While it has been said for a long time that the U.S. is bleeding manufacturing jobs overseas, particularly to China, some businesses have been moving operations the other way round.
And now, the head of a leading Chinese glass maker making the same move has openly questioned if his country really is such a lucrative destination for offshore factories, reports Hong Kong newspaper the South China Morning Post.
Overall speaking, the tax burden for manufacturers in China is 35% higher than in the U.S., Cao Dewang told China Business Networkin an interview. He added that a combination of cheap land, reasonable energy prices and other incentives means that, despite higher manufacturing costs, he can still make more money by making glass in the U.S. than by exporting Chinese-made panes to the U.S. market.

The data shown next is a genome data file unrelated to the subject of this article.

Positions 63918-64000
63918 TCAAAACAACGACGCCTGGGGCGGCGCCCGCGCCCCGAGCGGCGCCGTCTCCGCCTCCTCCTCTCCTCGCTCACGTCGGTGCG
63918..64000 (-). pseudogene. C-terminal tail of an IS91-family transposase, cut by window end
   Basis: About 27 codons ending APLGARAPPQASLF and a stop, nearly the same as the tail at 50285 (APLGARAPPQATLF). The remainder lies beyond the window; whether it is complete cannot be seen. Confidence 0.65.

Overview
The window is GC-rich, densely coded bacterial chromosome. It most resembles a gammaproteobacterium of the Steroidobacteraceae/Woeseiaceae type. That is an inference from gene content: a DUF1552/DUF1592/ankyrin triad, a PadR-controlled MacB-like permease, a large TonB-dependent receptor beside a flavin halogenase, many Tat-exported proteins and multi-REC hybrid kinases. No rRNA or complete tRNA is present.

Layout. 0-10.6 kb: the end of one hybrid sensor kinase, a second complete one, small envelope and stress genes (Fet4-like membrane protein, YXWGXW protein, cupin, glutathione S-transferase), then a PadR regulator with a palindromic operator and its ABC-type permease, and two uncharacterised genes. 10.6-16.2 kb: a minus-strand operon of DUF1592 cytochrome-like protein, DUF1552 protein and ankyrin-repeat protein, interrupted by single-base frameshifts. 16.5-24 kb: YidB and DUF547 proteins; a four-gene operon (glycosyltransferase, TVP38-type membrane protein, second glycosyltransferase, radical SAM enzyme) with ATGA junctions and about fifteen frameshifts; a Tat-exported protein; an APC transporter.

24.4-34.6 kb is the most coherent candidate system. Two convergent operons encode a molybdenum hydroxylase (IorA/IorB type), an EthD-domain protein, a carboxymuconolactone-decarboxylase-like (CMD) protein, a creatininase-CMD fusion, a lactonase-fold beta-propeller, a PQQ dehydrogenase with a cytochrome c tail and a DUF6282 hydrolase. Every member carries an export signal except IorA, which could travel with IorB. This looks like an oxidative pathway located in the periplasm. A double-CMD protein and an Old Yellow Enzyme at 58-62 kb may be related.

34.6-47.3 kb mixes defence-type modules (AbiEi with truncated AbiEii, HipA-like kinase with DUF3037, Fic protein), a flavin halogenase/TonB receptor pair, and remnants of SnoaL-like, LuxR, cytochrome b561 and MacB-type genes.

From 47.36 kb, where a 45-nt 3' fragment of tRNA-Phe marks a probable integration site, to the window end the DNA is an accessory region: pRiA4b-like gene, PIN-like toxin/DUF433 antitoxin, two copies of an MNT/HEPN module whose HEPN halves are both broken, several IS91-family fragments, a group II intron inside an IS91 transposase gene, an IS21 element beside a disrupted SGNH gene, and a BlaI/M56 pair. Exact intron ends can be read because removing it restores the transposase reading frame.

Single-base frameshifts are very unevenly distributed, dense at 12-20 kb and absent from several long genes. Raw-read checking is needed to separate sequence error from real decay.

His company, Fuyao Glass, has invested over $1 billion stateside, according to the Post, the most significant move of which is opening its U.S. factory in the Ohio town of Moraine, a suburb of Dayton, back in October. The glass maker is re-purposing the town’s former General Motors assembly that had been standing empty since late 2008, as the Dayton Daily News reports.